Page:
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Harvey Birdman: Attorney at Law
A lot or a little?
The parents' guide to what's in this TV show.
What parents need to know
Parents need to know that while this animated Adult Swim series features classic Hanna-Barbera characters that most kids will be familiar with (Shaggy, Speed Buggy, Yogi Bear, etc.), it gives them new personality quirks and puts them in some iffy situations -- which might confuse younger viewers. For example, Avenger, a large, purple eagle (Harvey Birdman's former sidekick and current legal secretary), likes to keep dead dogs around to play with, and Fred Flintstone is suspected of being a Mob boss. Little kids won't get the spoofy satire, so save this one for teens who will appreciate the humor.
- Parents say
- Kids say
What's the story?
Airing as part of the Cartoon Network's Adult Swim lineup, HARVEY BIRDMAN: ATTORNEY AT LAW follows the washed-up, B-list Hanna-Barbera superhero-turned-lawyer as he represents other classic cartoon characters who find themselves in legal jams. Harvey (voiced by Gary Cole) works at the prestigious firm of Snedden & Snedden under the tutelage of partner Phil Ken Snebben (Frank Welker) and Peanut (Thomas Allen), a crass, unpredictable legal secretary. In each episode, Harvey uses his expertise in the fields of copyright law, criminal defense, and litigation to defend clients like Scooby-Doo and Shaggy (busted for drug possession), Fred Flintstone (suspected of being in cahoots with the Mob), and the Jetsons.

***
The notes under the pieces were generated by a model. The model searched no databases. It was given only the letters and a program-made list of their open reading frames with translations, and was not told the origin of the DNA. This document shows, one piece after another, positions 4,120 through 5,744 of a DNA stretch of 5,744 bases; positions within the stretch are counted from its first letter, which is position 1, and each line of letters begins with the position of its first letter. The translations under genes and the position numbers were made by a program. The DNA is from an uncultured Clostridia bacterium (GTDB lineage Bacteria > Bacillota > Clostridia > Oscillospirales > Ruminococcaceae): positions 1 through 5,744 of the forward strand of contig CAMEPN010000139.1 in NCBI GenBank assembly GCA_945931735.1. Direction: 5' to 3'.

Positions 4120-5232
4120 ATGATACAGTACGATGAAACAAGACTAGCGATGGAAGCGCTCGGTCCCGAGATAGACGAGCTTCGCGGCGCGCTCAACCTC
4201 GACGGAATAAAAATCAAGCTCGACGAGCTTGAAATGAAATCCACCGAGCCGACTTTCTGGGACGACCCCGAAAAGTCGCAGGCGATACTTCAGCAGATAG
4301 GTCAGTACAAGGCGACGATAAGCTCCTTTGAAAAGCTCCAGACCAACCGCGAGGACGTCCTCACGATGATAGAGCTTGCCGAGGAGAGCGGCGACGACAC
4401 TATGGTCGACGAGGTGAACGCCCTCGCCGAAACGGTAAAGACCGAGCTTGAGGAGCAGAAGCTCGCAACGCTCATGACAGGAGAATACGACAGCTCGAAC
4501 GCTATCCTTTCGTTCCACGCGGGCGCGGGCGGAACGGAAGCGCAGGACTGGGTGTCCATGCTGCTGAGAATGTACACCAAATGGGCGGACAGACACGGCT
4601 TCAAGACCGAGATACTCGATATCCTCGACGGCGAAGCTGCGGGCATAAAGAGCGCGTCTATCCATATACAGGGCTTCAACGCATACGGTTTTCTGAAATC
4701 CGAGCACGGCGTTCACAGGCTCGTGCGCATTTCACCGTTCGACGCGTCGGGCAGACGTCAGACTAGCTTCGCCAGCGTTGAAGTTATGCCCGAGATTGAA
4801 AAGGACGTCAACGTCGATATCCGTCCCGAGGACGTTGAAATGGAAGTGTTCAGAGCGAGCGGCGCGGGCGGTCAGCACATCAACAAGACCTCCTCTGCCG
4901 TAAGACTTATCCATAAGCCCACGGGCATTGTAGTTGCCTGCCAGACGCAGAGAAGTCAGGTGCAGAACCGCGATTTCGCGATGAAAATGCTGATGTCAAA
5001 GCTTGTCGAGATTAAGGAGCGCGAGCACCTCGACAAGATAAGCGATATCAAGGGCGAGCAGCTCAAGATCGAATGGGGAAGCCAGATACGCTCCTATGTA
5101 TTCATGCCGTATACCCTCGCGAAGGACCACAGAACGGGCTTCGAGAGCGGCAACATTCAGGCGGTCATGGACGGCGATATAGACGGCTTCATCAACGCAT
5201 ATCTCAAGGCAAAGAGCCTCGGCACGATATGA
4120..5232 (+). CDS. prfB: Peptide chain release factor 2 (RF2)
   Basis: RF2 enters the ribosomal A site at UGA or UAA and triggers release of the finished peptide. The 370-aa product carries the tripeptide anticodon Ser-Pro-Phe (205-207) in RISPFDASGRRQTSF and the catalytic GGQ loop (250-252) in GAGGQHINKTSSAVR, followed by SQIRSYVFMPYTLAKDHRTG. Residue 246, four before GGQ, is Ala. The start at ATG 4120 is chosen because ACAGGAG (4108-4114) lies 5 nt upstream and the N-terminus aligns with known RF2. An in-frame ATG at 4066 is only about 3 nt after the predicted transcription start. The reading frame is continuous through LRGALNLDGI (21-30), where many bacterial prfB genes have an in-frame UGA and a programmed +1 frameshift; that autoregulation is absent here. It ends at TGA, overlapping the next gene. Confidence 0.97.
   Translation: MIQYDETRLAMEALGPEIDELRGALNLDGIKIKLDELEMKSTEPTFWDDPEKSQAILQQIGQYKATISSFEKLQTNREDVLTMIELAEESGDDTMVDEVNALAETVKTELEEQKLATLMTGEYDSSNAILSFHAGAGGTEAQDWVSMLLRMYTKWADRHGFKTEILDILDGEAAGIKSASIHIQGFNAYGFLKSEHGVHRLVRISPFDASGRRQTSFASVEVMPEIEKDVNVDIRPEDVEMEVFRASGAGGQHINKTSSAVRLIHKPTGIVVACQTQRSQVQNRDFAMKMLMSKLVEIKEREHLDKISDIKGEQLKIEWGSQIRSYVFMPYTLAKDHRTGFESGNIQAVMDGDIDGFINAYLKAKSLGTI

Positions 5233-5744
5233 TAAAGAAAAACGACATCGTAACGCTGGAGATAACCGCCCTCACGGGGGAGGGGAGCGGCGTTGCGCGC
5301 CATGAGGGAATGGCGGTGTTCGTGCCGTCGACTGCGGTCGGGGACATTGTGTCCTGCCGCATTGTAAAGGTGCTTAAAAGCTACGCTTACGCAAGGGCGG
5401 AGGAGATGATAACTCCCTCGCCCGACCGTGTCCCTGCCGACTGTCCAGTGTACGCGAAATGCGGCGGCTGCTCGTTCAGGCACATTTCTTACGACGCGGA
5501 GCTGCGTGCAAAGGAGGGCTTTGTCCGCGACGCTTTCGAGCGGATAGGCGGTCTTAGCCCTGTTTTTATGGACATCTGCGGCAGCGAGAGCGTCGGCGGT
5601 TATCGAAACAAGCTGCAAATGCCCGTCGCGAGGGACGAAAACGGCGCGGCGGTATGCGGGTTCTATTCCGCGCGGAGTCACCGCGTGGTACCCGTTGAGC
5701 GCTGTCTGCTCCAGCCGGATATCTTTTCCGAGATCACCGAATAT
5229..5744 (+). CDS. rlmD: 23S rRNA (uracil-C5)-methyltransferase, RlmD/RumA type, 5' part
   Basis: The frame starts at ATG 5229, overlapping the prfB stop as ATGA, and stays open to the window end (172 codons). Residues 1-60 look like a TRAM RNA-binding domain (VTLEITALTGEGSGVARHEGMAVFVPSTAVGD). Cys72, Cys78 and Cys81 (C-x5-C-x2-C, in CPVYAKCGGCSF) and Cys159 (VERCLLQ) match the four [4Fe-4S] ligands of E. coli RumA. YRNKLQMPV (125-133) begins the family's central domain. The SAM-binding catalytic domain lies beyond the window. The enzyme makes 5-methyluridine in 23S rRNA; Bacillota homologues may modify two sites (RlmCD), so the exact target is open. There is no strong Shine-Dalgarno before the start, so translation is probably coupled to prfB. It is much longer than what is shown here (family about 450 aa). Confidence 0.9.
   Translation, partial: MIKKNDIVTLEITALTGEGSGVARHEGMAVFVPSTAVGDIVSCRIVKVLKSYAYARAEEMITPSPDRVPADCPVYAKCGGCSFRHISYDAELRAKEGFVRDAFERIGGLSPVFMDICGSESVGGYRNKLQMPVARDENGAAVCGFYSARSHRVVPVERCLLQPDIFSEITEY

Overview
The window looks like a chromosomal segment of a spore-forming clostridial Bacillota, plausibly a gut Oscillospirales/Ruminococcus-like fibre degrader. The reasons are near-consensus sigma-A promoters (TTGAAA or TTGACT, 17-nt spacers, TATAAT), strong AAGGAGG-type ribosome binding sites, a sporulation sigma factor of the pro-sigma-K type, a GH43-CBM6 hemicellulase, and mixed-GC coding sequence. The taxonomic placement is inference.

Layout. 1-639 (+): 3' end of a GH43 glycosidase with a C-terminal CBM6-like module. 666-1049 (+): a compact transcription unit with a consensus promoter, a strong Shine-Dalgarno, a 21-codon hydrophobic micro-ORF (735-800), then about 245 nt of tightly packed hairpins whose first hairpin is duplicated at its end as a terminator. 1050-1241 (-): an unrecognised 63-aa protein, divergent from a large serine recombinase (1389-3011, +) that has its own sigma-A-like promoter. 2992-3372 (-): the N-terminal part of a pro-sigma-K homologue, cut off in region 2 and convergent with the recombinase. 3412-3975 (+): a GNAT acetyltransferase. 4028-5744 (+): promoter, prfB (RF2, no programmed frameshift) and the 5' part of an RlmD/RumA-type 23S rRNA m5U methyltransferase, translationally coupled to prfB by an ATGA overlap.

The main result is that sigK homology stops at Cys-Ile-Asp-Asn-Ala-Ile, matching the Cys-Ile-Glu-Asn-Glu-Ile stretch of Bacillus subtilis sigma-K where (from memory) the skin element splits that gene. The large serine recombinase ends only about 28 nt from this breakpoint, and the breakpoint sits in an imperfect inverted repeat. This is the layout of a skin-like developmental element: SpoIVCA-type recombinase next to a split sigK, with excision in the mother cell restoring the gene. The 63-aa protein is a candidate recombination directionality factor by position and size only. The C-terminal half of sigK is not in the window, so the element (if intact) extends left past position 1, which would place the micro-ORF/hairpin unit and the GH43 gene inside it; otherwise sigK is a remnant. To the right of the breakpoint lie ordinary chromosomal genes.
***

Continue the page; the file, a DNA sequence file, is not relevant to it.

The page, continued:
Is it any good?
The main gimmick of Harvey Birdman is that cartoon characters can get into just as much trouble as their human counterparts. It's a clever concept, but the episodes often feel disjointed and feature characters doing silly, senseless things that don't have much to do with the main storyline.
Much of the adult-aimed humor will go over kids' heads, too. In one episode, for example, carefree Peter Potamus (Chris Edgerly) eats radioactive pellets that transform him into an obese, green "creature." He returns to his original state, but morphs again at the slightest hint of tension -- the "stress monster" metaphor will amuse adult viewers, but kids won't get it. Add that to the fact that the show presents beloved cartoon characters involved in some sketchy situations, and this one is best reserved for teens and up.